The bookies always get it wrong. Every time a new actor is about to be named as the new star of Doctor Who, there are outrageous bets on familiar names and they always turn out to be wrong.
The announcement of the 12th Doctor tomorrow morning has been preceded by frenzied betting on actors like Peter Capaldi - who played the mighty Malcolm Tucker in The Thick Of It - or Chiwetel Ejiofor, or Joanna Lumley (perennial favourites for the first black or first female Doctor), but the role never goes to those kind of stars.
The actor, who will be revealed at 6am Monday morning (7pm NZ time), is far more likely to be some bright young thing who has played solid supporting roles in high quality productions, without ever really sticking in the mind.
It's not the role for an established actor, it's for somebody who wants to prove themselves.
Both David Tennant and Matt Smith had racked up impressive credits before they got the call from the Doctor Who production office, but it was the biggest role either of them had taken on.
They used it to ride a wave of immense cultural popularity, jumping off before it drowned them. Tennant will be back for the next special episode but has moved on with his career, while Smith has already shot a villainous role for Ryan Gosling's directorial debut.
The role of The Doctor is one of the biggest in modern television, with 50 years of history to be drawn on and compared with. All new Doctors are instantly judged by standards of the past 12, which include formidable and popular actors like Tom Baker and Tennant, and fierce fans of even the most unpopular Doctors.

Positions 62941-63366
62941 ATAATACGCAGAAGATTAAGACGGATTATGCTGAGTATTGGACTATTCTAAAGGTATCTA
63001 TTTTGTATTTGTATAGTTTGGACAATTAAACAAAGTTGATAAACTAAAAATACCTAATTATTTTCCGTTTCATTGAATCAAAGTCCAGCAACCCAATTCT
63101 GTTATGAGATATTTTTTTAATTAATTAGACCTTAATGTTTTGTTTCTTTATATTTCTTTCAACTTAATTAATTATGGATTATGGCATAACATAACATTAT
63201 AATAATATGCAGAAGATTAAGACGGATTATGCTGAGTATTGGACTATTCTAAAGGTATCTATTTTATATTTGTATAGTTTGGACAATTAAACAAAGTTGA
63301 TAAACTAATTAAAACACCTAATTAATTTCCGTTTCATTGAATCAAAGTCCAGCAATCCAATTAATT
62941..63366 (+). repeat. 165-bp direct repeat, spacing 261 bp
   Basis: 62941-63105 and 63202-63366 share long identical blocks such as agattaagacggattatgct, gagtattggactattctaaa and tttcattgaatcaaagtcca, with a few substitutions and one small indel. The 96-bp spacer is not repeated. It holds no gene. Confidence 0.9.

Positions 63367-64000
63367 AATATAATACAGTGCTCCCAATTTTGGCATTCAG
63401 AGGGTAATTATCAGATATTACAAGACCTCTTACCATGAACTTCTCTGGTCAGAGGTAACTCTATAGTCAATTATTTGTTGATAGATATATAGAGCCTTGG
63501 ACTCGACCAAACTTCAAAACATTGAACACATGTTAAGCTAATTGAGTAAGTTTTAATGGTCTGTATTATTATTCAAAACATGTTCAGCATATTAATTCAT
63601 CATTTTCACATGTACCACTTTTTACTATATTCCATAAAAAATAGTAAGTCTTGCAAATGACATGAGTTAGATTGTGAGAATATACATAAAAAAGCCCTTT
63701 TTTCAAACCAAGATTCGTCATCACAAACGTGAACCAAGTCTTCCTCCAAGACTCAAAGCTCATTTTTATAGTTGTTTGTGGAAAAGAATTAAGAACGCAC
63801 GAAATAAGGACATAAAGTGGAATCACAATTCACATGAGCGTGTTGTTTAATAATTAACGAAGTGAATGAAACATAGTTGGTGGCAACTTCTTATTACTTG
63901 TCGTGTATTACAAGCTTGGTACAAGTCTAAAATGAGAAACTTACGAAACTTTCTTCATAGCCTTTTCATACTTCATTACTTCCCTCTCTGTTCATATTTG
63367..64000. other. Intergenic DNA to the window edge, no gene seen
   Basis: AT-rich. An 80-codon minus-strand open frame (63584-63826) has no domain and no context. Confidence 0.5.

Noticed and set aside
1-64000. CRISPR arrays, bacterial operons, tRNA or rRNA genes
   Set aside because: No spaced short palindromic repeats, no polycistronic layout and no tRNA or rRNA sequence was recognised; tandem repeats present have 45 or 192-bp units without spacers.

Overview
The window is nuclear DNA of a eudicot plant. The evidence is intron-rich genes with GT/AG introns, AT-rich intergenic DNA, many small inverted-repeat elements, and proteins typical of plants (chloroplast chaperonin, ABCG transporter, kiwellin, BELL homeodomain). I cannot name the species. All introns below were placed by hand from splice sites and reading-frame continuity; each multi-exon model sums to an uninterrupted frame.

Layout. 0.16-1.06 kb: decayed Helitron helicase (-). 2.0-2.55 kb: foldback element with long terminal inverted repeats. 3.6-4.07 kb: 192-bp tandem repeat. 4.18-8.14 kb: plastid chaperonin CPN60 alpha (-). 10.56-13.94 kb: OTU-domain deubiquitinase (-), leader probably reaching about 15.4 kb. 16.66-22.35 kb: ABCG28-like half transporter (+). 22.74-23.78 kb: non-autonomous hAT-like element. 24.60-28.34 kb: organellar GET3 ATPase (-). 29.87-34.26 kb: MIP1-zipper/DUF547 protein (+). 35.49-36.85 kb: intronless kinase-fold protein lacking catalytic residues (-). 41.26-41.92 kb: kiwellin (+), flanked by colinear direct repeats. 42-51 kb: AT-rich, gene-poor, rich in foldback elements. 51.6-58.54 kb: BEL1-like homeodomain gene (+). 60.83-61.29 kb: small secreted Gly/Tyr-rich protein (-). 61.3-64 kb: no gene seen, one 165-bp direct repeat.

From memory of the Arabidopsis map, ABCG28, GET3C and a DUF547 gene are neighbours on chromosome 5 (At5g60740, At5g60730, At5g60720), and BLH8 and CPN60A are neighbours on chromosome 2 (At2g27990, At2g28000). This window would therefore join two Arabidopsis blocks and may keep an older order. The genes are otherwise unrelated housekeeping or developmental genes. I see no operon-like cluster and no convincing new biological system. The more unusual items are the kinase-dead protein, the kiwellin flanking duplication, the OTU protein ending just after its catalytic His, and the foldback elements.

Christopher Eccleston was the most high profile actor to take on the formidable role, but that was necessary for a new reboot, and once the concept of Doctor Who had reinserted itself into the modern collective consciousness, there wasn't any need for anybody bigger. The role is large enough for anybody.
Some people still think Doctor Who hasn't been the same since William Hartnell rejuvenated, but the whole concept of constant regenerations is a very good thing for Doctor Who, and a major part of the programme's extraordinary longevity.
Each time the series feels stale or tired, they bring in a new actor to play the lead role.
The Doctor is always a fiercely intelligent time traveller who always stands up to bullies, but he can have any personality and can be played in a variety of different styles, making it an easy role for new actors to slot into.
Jenna-Louise Coleman is sticking around as the current trusty companion for another few stories, to help ease the transition into another new era, but the programme itself regenerates with each new Doctor, breathing new life into this long story.
The new Doctor will be the 12th Doctor - although it might actually be the thirteenth, with John Hurt's mystery role in the upcoming 50th anniversary special promising some back-history fill-in - and the identity of this mystery actor will be revealed in just a few hours' time.
There is still the chance of a real surprise - a former actor returning to the role, or a change in gender or ethnicity - but it is more likely to be somebody who is ready to take off.
Whatever the result, Doctor Who's adventures in time and space go on and on.
* Visit nzherald.co.nz tomorrow morning for the announcement of the new Doctor Who.